LOGAN – The fifth annual Cache Summit brought together business and elected leaders to discuss the valley’s population growth and its effect on homes, the economy and quality of life.
“I love the fact that everybody’s interacting,” said Rep. Val Potter, R-District 3, who was among a number of state, county and city leaders attending the summit.
“It’s a great chance to be together,” he said. “Elected leaders are talking with developers, business leaders and manufacturing operations about what’s happening in the community.”
The valley has clearly experienced some growing pains over the past decade. Pollution, traffic, affordable housing, economic development and growth were discussed during the summit.
Planning is the key, according to consultant John Janson, who spoke on preserving community character. Janson is currently working with leaders in Heber City on updating their General Plan.
Janson said it’s important each city has a vision and an understanding of what people value most. Engage your residents, he said, and then establish a General Plan. The most important element of any plan, “is great action.”
Casey Snider, Executive Director of the Bear River Land Conservancy (BRLC), spoke on the need to preserve the valley’s character. He said “change is inevitable, but legacy is a choice.”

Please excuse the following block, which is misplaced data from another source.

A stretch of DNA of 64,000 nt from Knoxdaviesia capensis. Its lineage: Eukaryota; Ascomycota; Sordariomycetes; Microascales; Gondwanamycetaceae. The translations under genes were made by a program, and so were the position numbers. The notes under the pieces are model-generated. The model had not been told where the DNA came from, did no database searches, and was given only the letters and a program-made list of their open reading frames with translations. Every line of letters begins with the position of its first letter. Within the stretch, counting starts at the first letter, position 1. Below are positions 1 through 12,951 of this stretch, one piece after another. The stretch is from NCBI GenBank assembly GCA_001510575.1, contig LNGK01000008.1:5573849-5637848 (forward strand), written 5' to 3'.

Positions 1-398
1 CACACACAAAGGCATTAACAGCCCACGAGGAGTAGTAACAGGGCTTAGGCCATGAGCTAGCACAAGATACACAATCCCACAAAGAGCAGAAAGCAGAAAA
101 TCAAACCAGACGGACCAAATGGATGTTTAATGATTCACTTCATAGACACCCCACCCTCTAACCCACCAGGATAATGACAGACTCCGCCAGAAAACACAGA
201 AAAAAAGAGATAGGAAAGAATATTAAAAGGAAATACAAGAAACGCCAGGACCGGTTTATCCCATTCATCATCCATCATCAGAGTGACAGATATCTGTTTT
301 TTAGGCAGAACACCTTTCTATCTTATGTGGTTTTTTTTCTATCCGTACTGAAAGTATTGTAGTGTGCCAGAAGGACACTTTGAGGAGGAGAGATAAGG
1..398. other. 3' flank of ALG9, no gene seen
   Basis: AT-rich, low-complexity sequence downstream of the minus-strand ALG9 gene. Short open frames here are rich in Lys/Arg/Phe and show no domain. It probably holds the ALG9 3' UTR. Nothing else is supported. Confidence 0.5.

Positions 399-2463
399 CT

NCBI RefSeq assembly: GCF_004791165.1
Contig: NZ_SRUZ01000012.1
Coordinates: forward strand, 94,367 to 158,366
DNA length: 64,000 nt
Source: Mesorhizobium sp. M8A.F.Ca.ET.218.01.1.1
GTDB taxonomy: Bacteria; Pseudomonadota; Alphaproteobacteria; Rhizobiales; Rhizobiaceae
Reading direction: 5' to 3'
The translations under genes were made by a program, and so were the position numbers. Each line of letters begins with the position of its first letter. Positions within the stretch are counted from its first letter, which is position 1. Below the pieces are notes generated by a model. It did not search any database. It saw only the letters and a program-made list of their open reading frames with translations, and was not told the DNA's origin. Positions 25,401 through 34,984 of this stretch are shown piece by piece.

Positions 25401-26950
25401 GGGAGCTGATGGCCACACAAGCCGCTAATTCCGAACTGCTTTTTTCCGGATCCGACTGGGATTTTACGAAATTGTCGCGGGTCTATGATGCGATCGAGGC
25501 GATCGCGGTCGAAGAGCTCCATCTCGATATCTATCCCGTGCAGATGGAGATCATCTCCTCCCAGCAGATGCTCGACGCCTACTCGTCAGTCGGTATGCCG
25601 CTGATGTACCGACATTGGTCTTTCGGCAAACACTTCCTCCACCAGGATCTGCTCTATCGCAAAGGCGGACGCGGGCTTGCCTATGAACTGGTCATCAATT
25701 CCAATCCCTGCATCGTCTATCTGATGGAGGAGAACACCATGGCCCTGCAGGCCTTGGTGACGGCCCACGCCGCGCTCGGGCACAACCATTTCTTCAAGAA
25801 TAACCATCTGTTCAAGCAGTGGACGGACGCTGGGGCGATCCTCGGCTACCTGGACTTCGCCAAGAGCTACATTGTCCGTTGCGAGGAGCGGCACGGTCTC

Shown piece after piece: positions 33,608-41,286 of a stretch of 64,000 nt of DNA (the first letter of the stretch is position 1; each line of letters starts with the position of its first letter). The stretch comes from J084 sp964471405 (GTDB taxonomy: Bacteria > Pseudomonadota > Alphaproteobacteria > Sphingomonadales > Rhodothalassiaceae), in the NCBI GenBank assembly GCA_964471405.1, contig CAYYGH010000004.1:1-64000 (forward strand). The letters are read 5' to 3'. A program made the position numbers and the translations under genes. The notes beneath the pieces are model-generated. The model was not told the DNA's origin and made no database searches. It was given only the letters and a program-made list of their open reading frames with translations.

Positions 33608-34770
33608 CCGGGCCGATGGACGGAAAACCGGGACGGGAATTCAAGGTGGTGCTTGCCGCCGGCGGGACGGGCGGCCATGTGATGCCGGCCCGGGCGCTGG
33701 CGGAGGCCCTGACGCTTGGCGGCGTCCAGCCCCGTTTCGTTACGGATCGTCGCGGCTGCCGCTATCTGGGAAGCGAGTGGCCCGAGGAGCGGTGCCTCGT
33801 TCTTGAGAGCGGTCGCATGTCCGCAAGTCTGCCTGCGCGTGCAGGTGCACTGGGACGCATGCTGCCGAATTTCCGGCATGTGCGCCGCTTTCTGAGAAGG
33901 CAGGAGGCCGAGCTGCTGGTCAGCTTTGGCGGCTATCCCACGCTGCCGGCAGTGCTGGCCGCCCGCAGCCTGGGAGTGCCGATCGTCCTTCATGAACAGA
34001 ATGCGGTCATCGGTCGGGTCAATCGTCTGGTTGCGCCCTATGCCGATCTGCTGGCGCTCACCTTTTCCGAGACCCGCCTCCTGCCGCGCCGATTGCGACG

“We need to be cognizant of the fact that we are growing,” Snider added. “We are changing and there are things that are going to change with that, but there are some things that are worth maintaining.”
The BRLC works to preserve critical properties that either have a recreational value or a value to wildlife habitat. Snider said working farms and ranchers are the collective heritage of this community and they need to be protected as well.
“The biggest thing in any meeting of this nature is realizing there’s people to talk to,” said Potter. “They’re not going to get all their answers, but if they can see who to talk to, they can better resolve internal questions, problems or issues. This is a great place to network.”